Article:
Cristina Fernandez de Kirchner calls on Britain to relinquish control of the Falklands Islands in an open letter copied to the UN secretary general. Falkland Island leaders have rejected her demand.

Stanley in the Falkland Islands, which Argentina says should be wrested from British control (Reuters)

The Argentine president's letter says that Argetina was forcibly stripped of the Malvinas - the Argentinian name for the islands - in a "blatant exercise of 19th century colonialism".

It comes after Britain infuriated Argentina last month by naming a slice of Antarctica, which remains disputed territory, Queen Elizabeth Land.

She urged Mr Cameron to abide by United Nations resolutions which she says back the Argentinian cause.

"One hundred and eighty years ago on the same date, January 3rd, in a blatant exercise of 19th-century colonialism, Argentina was forcibly stripped of the Malvinas Islands, which are situated 14,000km (8700 miles) away from London," she said in the letter, published as an advert in the Guardian.

"The Argentines on the Islands were expelled by the Royal Navy and the United Kingdom subsequently began a population implantation process similar to that applied to other territories under colonial rule.

"Since then, Britain, the colonial power, has refused to return the territories to the Argentine Republic, thus preventing it from restoring its territorial integrity.

"The Question of the Malvinas Islands is also a cause embraced by Latin America and by a vast majority of peoples and governments around the world that reject colonialism."

However her demands received short shrift from the legislative assembly of the Falkland Islands. One of its members, Dr Barry Elsby, released a statement saying:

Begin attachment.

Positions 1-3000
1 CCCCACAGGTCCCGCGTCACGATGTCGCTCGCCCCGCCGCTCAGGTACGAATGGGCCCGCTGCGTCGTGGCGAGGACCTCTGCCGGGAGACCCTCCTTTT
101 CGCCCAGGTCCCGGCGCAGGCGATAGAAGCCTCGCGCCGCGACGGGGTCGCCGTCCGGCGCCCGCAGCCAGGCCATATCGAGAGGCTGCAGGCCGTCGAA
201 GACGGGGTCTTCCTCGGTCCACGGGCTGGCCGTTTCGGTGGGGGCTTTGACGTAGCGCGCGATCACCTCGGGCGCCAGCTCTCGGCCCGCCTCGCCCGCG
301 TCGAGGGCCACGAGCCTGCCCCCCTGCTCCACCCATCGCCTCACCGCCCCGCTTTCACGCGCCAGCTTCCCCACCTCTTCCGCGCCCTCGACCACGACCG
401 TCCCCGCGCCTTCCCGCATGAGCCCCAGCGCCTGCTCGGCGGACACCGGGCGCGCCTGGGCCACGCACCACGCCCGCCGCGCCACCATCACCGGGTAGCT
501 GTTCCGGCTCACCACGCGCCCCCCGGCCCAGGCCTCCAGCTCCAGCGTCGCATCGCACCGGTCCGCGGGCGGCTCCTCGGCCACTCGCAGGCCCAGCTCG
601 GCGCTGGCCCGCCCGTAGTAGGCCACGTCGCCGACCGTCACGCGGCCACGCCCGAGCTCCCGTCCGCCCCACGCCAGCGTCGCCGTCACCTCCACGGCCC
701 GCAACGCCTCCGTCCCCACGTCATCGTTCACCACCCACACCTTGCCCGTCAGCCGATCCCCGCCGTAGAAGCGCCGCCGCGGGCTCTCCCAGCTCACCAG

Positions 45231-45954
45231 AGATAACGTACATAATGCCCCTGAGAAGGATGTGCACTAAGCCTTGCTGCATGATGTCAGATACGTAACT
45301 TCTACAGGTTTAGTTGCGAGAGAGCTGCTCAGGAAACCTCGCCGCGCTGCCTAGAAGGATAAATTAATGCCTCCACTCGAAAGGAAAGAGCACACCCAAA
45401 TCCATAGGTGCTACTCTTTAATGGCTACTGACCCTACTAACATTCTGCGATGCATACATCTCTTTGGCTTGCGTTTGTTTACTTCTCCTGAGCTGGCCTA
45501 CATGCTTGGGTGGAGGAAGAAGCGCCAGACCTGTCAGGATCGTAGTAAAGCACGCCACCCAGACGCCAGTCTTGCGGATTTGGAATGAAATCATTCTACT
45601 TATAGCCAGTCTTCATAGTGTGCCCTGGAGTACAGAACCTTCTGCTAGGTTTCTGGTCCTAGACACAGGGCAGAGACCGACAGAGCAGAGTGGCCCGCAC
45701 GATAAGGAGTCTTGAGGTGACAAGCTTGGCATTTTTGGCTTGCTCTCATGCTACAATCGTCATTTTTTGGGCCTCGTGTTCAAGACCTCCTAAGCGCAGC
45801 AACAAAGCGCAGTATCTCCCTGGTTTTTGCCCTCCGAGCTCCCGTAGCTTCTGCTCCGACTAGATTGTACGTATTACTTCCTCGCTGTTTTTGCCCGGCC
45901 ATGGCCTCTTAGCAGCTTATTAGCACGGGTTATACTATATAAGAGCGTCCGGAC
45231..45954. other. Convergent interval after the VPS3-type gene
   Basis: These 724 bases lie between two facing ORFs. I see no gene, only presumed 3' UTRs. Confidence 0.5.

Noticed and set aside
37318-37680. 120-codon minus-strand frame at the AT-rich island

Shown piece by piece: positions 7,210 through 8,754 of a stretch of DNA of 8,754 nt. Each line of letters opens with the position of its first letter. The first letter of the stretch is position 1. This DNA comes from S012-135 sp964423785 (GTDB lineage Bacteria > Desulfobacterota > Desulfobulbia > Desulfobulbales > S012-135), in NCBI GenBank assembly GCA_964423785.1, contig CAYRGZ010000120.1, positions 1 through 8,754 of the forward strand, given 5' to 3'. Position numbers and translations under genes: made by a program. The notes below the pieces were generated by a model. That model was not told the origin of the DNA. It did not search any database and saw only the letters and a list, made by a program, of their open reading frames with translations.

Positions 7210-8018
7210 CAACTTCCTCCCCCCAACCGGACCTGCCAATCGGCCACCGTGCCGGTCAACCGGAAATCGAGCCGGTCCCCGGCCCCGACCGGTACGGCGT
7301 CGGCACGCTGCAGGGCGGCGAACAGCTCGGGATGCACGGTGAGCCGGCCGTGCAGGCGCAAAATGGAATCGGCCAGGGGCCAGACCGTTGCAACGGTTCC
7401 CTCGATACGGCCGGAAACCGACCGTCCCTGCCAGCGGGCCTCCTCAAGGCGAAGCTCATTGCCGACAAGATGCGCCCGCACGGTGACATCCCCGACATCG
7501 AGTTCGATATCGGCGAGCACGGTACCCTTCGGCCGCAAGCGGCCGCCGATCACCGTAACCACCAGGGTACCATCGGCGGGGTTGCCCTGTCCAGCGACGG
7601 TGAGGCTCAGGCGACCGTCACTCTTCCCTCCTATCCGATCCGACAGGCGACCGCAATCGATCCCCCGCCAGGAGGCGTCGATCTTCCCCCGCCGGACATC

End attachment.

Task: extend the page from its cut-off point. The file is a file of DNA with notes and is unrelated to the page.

"We are not a colony - our relationship with the United Kingdom is by choice. Unlike the government of Argentina, the United Kingdom respects the rights of our people to determine our own affairs, a right that is enshrined in the UN charter and which is ignored by Argentina."

Rising tensions

The letter is the latest instalment in a lengthy battle between Ms de Kirchner and Mr Cameron, with tensions rising last year during the 30th anniversary of the two countries going to war.

They clashed over the Falklands at the G20 summit in Mexico in June last year. He rejected her demand for negotiations over the sovereignty of the islands, saying that she should respect the result of a referendum next year, when the Falklanders will vote on whether they wish to retain their ties with Britain.

Ms de Kirchner had earlier taken her demands to the United Nations, appearing at the annual meeting of the little-known UN decolonisation committee on the 30th anniversary of Britain's ousting of an Argentinian invasion force from the Falklands.

She used the occasion to reiterate Argentina's opposition to any more wars and to criticise the prime minister's decision to mark the day by flying the Falklands flag over his official 10 Downing Street residence.

When Britain chose to name a part of Antarctica Queen Elizabeth Land, Argentina's foreign ministry handed a formal protest note to John Freeman, the British ambassador in Buenos Aires. The area makes up around a third of the British Antarctic Territory and is also claimed by Argentina.

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'End to colonialism'

Ms de Kirchner's letter continued: "In 1960, the United Nations proclaimed the necessity of 'bringing to an end colonialism in all its forms and manifestations'.

"In 1965, the General Assembly adopted, with no votes against (not even by the United Kingdom), a resolution considering the Malvinas Islands a colonial case and inviting the two countries to negotiate a solution to the sovereignty dispute between them.

"This was followed by many other resolutions to that effect.

"In the name of the Argentine people, I reiterate our invitation for us to abide by the resolutions of the United Nations."

The Foreign and Commonwealth Office said that Falkland Islanders "are British and have chosen to be so".

"They remain free to choose their own futures, both politically and economically, and have a right to self-determination as enshrined in the UN Charter," a spokeswoman added.

"This is a fundamental human right for all peoples.

"There are three parties to this debate, not just two as Argentina likes to pretend.

"The islanders can't just be written out of history.

"As such, there can be no negotiations on the sovereignty of the Falkland Islands unless and until such time as the islanders so wish."

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